These compact but capacious racks will keep your clamps orderly, and You need a 4 x 8 pieces of plywood to synthesize them. Each consists of four deep channels for storing rows of pipe, bar or quick-grip clamps over angled braces. Their back panels span two wall studs for strength, and the pair will shelve upwards of 80 or more clamps. French cleats make wall-mounting both sturdy and easy. It’s a lot of storage for $50 or so! Here’s how to make them.
Cutting the Parts to Shape
In order to squeeze both racks from one sheet, follow the Cutting Diagram carefully. Start by ripping the sheet into four, 11-1⁄4″x 8-ft. strips. Crosscut two 28-1⁄4″-long blanks from two of these strips to form the racks’ back panels. Round the bottom outside corners of the back panels to form 1″ radii.
The two remaining full-length strips are dedicated to the angled braces. First, cut them into 16, 11-1⁄4″ square blanks, then miter-cut one edge of each to 45 degrees, following the Drawings. A crosscut sled or a miter gauge with a long auxiliary fence will make this a quick job. Once those are done, cut to size the six bridges that will span each pair of braces, and make the four end pieces with one corner of each rounded to a 1″ radius. Notice in the Drawings that each rack has a cleat attached to its back with an edge beveled to 45 degrees. It will interface with a wider wall-mounted cleat, also beveled on one edge, to lock the rack to the wall. Cut both pairs of these cleats to size, and tilt your table saw blade to bevel-rip their angled edges. The rest of the plywood tables is enough to make up for four spacer. Each of them receive a single 1″-radius corner, too. Knock the sharp edges off of the back panels, braces, bridges and ends with a sanding block to prepare for assembly. When you use them, this will help make the chaos of the shelf against division.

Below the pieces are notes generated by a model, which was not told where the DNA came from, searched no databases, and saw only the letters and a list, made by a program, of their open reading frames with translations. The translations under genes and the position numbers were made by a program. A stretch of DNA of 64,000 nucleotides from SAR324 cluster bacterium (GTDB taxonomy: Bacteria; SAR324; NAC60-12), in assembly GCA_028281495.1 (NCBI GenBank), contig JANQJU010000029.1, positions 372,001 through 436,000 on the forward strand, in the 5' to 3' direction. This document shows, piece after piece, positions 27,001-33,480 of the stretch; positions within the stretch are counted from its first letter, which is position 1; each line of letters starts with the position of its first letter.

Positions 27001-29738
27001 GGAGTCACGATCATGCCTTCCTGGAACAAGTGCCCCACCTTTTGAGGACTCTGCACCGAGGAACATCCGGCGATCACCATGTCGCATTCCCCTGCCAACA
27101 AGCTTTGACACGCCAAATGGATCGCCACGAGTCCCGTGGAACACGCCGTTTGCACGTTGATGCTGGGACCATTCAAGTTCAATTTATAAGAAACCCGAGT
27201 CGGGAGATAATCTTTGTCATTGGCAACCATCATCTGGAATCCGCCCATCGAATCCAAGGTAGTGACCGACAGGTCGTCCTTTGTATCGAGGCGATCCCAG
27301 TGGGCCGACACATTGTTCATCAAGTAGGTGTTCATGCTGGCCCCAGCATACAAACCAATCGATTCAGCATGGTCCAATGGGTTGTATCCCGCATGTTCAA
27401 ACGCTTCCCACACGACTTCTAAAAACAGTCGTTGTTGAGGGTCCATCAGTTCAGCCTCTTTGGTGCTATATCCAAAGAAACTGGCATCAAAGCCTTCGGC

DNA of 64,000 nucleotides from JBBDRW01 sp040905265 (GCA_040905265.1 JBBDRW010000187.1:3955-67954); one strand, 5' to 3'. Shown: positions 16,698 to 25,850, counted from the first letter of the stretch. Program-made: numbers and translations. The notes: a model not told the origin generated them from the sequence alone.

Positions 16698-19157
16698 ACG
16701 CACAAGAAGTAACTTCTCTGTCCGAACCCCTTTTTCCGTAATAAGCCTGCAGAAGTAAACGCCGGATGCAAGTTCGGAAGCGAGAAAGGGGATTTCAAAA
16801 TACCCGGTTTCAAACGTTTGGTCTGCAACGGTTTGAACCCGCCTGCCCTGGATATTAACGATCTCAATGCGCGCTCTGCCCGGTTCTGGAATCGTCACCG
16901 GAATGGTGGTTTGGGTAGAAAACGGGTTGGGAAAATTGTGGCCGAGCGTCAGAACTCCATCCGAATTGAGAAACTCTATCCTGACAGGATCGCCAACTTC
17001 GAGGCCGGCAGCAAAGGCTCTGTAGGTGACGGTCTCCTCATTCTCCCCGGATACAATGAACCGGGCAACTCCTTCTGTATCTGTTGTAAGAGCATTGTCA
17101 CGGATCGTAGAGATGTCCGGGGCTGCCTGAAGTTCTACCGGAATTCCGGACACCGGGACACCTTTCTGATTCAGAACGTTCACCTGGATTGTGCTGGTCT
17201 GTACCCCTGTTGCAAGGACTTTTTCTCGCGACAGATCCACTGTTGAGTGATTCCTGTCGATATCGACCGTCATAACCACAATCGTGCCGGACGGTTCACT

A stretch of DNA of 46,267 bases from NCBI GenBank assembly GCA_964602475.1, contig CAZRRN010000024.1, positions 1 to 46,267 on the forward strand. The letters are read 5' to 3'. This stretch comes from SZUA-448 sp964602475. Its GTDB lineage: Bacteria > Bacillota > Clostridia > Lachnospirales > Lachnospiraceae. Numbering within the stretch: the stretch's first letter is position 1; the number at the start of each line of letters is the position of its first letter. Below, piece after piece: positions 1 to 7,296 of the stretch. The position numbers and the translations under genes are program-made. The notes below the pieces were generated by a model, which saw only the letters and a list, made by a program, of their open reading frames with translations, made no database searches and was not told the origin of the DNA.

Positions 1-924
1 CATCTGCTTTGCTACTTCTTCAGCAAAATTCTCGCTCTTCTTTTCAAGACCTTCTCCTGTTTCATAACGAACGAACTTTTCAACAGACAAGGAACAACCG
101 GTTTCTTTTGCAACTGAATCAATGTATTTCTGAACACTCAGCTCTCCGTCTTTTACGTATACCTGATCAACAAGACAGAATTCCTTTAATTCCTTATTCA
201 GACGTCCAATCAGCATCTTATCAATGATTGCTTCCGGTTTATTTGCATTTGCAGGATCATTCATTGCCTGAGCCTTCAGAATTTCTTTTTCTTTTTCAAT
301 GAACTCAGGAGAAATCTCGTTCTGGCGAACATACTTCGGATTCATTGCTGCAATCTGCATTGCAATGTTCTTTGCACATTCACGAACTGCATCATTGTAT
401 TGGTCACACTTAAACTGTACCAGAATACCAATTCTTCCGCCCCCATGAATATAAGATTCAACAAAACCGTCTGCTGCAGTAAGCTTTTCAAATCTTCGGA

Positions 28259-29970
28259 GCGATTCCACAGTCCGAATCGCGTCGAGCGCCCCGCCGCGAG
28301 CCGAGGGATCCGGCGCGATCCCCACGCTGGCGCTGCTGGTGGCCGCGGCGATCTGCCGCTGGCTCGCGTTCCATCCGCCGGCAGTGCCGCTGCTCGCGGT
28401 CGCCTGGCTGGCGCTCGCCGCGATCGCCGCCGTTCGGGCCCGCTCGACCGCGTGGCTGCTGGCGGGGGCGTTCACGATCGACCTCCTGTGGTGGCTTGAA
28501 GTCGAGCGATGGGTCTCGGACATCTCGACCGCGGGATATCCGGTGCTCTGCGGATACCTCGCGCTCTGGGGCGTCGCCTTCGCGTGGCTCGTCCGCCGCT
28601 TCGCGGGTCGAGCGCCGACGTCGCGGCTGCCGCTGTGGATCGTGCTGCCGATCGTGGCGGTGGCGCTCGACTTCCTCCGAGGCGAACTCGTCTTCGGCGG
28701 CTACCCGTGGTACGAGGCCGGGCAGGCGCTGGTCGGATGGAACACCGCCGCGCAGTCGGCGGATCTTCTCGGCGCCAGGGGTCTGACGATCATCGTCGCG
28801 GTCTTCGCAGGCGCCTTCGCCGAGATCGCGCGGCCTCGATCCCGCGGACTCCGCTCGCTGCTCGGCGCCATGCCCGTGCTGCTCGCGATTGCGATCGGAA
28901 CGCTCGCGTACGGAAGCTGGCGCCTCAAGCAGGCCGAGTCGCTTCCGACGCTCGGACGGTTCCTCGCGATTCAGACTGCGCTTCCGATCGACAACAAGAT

Assembly and Hanging
Our feel more attractive is that the shelves are easy to put together: one afternoon’s work, and you’ll be done! For each rack, fasten three bridges to six braces with screws to form three main subassemblies. Note that the top back edge of the bridges will overhang the backs of the braces by 1-1⁄2″. Now grab more screws to attach the four end pieces to the remaining four braces, as shown in the Exploded View Drawing. I used 2″ countersunk deck screws and glue for assembling all of these parts. (I didn’t fuss with wood finish on my racks, but it couldn’t hurt. If you want the added protection, finish the parts before beginning the assembly process, while the part faces are fully accessible.)
Next, round up your back panels and brace components. Position three bridge subassemblies and two end assemblies 1-1⁄4″ apart on the back panels; this slot spacing will enable you to slide 3/4″ I.D. pipe clamps or the bars of most F-style clamps in and out easily. Drive a few brads through the back panels to tack the braces in place, then reinforce all the joints with more 2″ screws, spaced every 4″ or so.
Attached to the cantilever bridge of wedge, a screw and glue the back panel — face the angled edges of these two cleats down and in toward the back panels. Fasten a pair of spacers to the bottom outside edges of each back panel twhich can complete the building stage.
If conditions permit, secure the wall cleats to two wall studs. These clamp racks will be very heavy once fully loaded. Face the beveled edges of the wall cleats up and toward the wall before driving stout screws or lags into counterbored holes in the cleat. Then, set each rack on its wall cleat. Drive two more screws through the back panels and into the wall cleats to pin the racks in place. Now, load them up with clamps!